I nodded. "We have to fill up my car before we leave... unless of course, you'd like to get stranded on the highway."
Mac shook his head. "No no, that's not exactly in my schedule. We'll fill 'er up before we set out. Checked the oil lately?"
Dad nodded. "Yesterday. Do you seriously think we'd let our daughter drive a vehicle that was going to give her problems?"
My mother's voice broke the tension between the two, and I sighed. "Can we just get out of here?"
All three adults looked my way, as if noticing for the first time I was there. I rolled my eyes in disgust, and turned away, silently mad at them, and at myself. This was ridiculous. They weren't sixteen anymore.
Mac followed me out to my car, his brown eyes widening at the site of my Cougar. "Old car. Big car for such a small girl."
I shot him a look. "I like my car just fine, thank you very much. It gets me where I need to go, and right now, I need to get to your place before I kill my parents. Sound good?"
A snort came from the older man. "You're blunt."
"Been away far too long, Mac."
A tank full of gas, twelve cans of Coca-Cola, and a bag of chips later, Mac and I headed toward his home in Texas. I don't exactly care for Texas. Don't get me wrong, it's not exactly a bad state. I've been there a few times, but there is some un-natural rival about Texas and Oklahoma that just makes us not like each other. Odd that my 'god-father' is a Texan.
"I never thought we would leave that Wal-Mart," Mac was griping. "I should have known better than to take a woman into a shopping store. You never get out as quickly as you would with a man."
"It's not like I was wasting valuable time. We have all day to get to your house, thank you very much."
"Five minutes under my care and you buy a thong, and drug me through the bra section. Oh yea. Your parents are really going to let you stay with me again."
I snorted. Mac could be a little blunt at times.
I handed Mac a can and grinned. "Are you sure you're ready for a teenage girl?"
"I'm starting to wonder."
Mac shot me a sharp look. "I might be older than you, miss, but I am not old."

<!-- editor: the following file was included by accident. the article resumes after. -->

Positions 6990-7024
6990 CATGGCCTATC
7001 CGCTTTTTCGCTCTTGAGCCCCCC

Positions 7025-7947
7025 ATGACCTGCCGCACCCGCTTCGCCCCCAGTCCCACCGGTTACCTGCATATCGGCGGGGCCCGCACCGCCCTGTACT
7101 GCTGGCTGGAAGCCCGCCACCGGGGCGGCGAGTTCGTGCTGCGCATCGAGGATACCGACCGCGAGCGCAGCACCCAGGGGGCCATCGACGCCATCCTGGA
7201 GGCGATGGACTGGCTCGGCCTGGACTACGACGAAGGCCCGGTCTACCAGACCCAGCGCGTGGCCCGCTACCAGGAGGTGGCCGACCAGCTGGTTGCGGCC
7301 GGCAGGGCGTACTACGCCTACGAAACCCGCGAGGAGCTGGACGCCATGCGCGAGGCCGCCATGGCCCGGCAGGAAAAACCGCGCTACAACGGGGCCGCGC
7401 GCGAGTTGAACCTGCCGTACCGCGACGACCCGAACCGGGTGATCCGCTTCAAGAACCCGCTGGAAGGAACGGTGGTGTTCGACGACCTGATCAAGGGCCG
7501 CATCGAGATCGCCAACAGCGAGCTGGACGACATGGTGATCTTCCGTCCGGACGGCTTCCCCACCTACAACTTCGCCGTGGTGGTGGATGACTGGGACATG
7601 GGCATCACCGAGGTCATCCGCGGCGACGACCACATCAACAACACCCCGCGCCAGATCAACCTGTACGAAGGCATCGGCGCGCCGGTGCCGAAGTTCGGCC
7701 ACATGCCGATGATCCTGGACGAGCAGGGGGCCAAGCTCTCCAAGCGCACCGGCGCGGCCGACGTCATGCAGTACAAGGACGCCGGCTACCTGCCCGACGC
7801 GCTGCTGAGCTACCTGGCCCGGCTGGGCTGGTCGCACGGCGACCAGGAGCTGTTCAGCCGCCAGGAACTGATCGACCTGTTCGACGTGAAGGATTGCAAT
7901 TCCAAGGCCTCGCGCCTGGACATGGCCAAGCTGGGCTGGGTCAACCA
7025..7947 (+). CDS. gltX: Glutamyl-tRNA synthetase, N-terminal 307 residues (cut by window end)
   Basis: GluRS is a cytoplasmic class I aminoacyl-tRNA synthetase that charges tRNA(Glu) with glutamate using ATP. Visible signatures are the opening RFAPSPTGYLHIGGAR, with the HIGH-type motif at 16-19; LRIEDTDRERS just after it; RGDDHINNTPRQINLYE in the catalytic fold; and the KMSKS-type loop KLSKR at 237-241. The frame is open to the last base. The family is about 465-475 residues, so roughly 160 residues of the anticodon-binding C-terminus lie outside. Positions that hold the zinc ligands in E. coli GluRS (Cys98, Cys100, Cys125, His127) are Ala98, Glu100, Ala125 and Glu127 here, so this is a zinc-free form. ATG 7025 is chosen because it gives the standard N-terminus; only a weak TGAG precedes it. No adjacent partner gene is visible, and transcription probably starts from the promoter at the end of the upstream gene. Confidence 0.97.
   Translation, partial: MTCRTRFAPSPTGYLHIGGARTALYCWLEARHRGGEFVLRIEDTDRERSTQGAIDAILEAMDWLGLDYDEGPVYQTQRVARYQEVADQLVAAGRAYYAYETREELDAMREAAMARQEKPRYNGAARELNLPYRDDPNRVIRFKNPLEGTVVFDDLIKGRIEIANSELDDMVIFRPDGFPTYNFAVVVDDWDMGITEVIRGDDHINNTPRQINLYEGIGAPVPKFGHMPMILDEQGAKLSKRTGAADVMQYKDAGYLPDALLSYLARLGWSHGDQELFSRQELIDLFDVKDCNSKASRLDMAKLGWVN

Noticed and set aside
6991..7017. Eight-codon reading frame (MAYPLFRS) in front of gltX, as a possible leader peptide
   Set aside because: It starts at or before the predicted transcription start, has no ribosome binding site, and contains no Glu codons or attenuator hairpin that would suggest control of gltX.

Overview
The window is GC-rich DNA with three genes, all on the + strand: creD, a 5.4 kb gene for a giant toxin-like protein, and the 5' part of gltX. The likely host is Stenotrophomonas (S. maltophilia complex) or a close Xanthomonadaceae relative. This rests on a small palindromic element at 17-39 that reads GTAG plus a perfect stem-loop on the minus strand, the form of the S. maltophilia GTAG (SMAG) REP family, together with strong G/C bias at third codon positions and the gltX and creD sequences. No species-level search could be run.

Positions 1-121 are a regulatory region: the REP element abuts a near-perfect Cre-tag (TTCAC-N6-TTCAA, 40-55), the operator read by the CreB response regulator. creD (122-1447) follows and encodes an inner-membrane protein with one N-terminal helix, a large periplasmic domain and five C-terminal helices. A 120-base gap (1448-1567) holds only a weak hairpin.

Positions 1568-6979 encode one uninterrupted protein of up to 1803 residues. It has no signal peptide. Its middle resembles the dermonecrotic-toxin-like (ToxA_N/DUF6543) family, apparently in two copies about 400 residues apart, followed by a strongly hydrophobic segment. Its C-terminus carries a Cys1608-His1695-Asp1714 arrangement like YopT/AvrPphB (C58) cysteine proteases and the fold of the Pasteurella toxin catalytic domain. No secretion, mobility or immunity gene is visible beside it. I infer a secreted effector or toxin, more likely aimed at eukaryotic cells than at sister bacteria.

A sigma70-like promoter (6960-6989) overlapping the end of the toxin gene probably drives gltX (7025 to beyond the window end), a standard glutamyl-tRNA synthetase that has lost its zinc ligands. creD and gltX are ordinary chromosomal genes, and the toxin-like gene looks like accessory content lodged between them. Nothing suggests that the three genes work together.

He had a point. At forty-six years of age, Mac could outrun any highschool track jock that I knew from my school. Mom had always bragged Mac had the best stamina of anyone she had met. My Dad had always snorted, and stated that he didn't want to know what that meant.
As I've said, Mac and Dad have a rivalry.
I changed the subject. "Does it feel good to be going home?"
The older man shrugged. "I guess. I've spent so much time in the Middle East that at times, it feels like my home. It's not different than here. I have my friends, I have my co-workers, I have a house... things like that."
"How long have you been over there?"
"Almost twenty years."
I nodded. "Mom said you were drafted before you two divorced."
There was a small pause, and I turned my head to look at Mac. He was chewing on his bottom lip, something he only did when he was uncomfortable with a situation.
He finally spoke. "Yea. A few years."
His reaction perked my curiosity. "Can I ask you a personal question?"
"You can ask. Can't promise I'll answer."
"What happened between you and Mom? You two always get along, joke around... like old friends. Old lovers. You have as long as I can remember."
Mac was definitely uncomfortable now.
"Mandie... If Katie hasn't told you anything, it's not my place to say."
"I'm eighteen! It's not like I'm ten and naive!"
"Your age has nothing to do with it. The last thing I want is for you to lose repsect for your mother, father, and myself. Katie and I had... marital issues."
"Yes. That is all I'm going to say."
I frowned, but stayed quiet, knowing I wasn't going to get anything else out of him.
Mac changed the subject this time. "So, tell me about that senior trip of yours! You sounded excited when you wrote."
For the last hour of our trip, I told Mac about my trip to New York, and D.C. For those who lives around large cities, this is not a big deal - for me, anywhere outside Oklahoma is a haven. Sure, go ahead and laugh at the country girl. I'm used to it.
Though I was talking to Mac about my travels, and hearing about his as well, my mind was on other topics. Why was Mac so nervous about their divorce? Mom had always told me they parted on good terms... if that was the case, why was this such a huge deal.
I reasoned that I was making too big a deal out of it. Knowing me, I probably was.
Mac pulled into a small edition just about five minutes outside Austin, Texas. To me, this was a new home away from home. A place where I could concentrate on my writings, and getting away from my mother... all without being in the middle of nowhere.
I turned, grinning. "Of course, you dork. Show me to my room!"
Mac matched my grin. "Right this way, Princess."
Another smile lit up my face. He had been calling me that as long as I could remember.
I followed Mac into the house, taking in it's surroundings. I had visited Mac in his Texas home only once, and I laughed, still finding it much the same. Mac lived like a bachelor who was missing a lot. Since his latest divorce, there were no traces of female evidence anywhere. Yet, the house was spotless. Either Mac hired a maid, or he had an OCD problem.
"Here's your room for the summer."
The room was huge, though it was obvious no one had occupied in it who knew how long. The comforter on the bed matched the white walls, and no pictures of knick-nacks were to be found. Oh yea. This was definitely a male's house. That would change.
"The bathroom connects to this room, so you don't have to worry about climbing down the stairs in the dark, or going down some long hall." Mac said. "I"m sorry it isn't... pretty. What the hell do I know about coloring?"
"It's perfect. I'll spruce it up."
Mom had been right after all. This was going to be an awesome summer.